It's also possible to inject cocaine too. An addict can dissolve the powder in a small amount of water and use a needle to flood the bloodstream with the drug almost instantaneously. This will often lead to a much more intense high with a quicker onset but a shorter duration.
And finally, coke abusers can also smoke this drug when it's in the solid form known as crack cocaine. This produces a high that's more intense and comes on almost immediately.
No matter how you abuse cocaine, though, it's important to remember that each and every form can be both dangerous and deadly.
A lot of people use the terms crack and cocaine interchangeably. However, there are some pretty big differences between the two that you should know about.
First off, crack is the solid, crystalline form of cocaine and often looks like a small, white rock. The name comes from the crackling sound created when the rock is heated up. The vapors from the heated rock are then inhaled.
As the high from crack is much quicker and more intense than regular cocaine, it actually ends up being far more addictive.
Added to that, since the effects are intensified, a crack addiction might even be more likely to lead to a deadly overdose as well.
Coke has a long history of use, and at one point it was even legal in the United States. But surprisingly, that isn't the most interesting thing about this drug. There are a lot of facts about cocaine that you've probably never heard of.
For instance, did you know that:
While these facts are all undoubtedly very interesting, it's important to remember that cocaine is also incredibly dangerous. Every single use of this drug is putting your life at risk, and even if you think your batch is safe and pure, you still run the risk of a heart attack, overdose or another health complication every time you use it.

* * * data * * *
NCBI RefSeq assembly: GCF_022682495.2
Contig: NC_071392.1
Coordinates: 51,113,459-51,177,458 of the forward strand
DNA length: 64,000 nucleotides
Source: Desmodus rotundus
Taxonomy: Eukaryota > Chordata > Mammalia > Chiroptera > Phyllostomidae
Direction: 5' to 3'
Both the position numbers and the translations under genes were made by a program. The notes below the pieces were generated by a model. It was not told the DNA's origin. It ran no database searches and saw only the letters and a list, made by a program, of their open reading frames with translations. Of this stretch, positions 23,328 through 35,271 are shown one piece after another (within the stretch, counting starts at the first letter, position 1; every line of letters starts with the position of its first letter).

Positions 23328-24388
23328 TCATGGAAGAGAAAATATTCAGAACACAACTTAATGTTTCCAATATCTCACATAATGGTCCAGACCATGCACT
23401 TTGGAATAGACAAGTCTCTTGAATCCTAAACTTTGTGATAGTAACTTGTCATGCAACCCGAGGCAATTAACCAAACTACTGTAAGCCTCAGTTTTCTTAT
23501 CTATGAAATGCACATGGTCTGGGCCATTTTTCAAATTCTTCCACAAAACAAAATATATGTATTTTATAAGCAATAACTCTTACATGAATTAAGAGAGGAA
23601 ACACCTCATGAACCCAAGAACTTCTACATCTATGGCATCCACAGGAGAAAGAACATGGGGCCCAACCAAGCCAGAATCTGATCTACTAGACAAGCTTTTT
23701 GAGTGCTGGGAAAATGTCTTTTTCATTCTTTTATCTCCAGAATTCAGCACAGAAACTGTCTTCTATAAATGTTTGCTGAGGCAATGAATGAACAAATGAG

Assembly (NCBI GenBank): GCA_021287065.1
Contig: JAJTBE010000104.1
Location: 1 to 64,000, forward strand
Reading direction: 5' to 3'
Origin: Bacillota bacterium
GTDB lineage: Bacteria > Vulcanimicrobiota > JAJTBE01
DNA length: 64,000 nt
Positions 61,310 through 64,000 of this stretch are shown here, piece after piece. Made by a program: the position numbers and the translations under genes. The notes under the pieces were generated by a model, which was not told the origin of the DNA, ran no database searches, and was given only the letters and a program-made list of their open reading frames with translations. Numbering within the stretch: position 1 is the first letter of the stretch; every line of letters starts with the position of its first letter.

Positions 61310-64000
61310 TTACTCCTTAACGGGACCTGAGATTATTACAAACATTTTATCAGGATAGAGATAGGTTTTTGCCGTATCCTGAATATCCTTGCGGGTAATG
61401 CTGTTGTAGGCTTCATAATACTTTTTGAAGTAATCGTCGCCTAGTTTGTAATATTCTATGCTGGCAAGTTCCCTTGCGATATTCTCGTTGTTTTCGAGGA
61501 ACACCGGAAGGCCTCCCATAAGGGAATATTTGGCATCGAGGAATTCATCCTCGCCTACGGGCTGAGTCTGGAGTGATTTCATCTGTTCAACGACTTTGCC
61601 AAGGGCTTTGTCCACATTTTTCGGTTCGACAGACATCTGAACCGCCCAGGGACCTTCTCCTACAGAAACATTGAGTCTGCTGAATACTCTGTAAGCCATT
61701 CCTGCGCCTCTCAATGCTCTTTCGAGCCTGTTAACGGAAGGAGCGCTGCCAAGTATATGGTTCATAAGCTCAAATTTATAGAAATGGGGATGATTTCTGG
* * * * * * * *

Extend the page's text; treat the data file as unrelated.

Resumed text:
Like other stimulants, coke can make you feel more energized, talkative, and euphoric.
You might experience a surge in self-confidence, a greater desire to move around and engage with others, and you may also feel more mentally alert and sharp.
But not everyone experiences a cocaine high the same. Some users might feel like they're more physically and mentally capable. Others could experience the very opposite. It simply depends on the individual.
After you do it, you feel really talkative, really energetic, and very euphoric; but the euphoria is more subtle than you'd think. It's really hard to describe. The stimulation is also very subtle. You don't feel twitchy or jittery, but you will get saucer-eyed and you will talk really fast.
Toppalini via Drugs-Forum
It's like everything is clear to you, there are no uncertainties about conversations, the task in hand etc. You always make the right decision. When I'm sober I notice that conversations get boring pretty quick whereas when I'm high conversations just run with the break every 30 mins to do another bump. You can very easily do it without anyone having a clue you're doing it. It's also great if you're a latebird as it keeps you awake for longer so your night never ends. Well until you run out of money.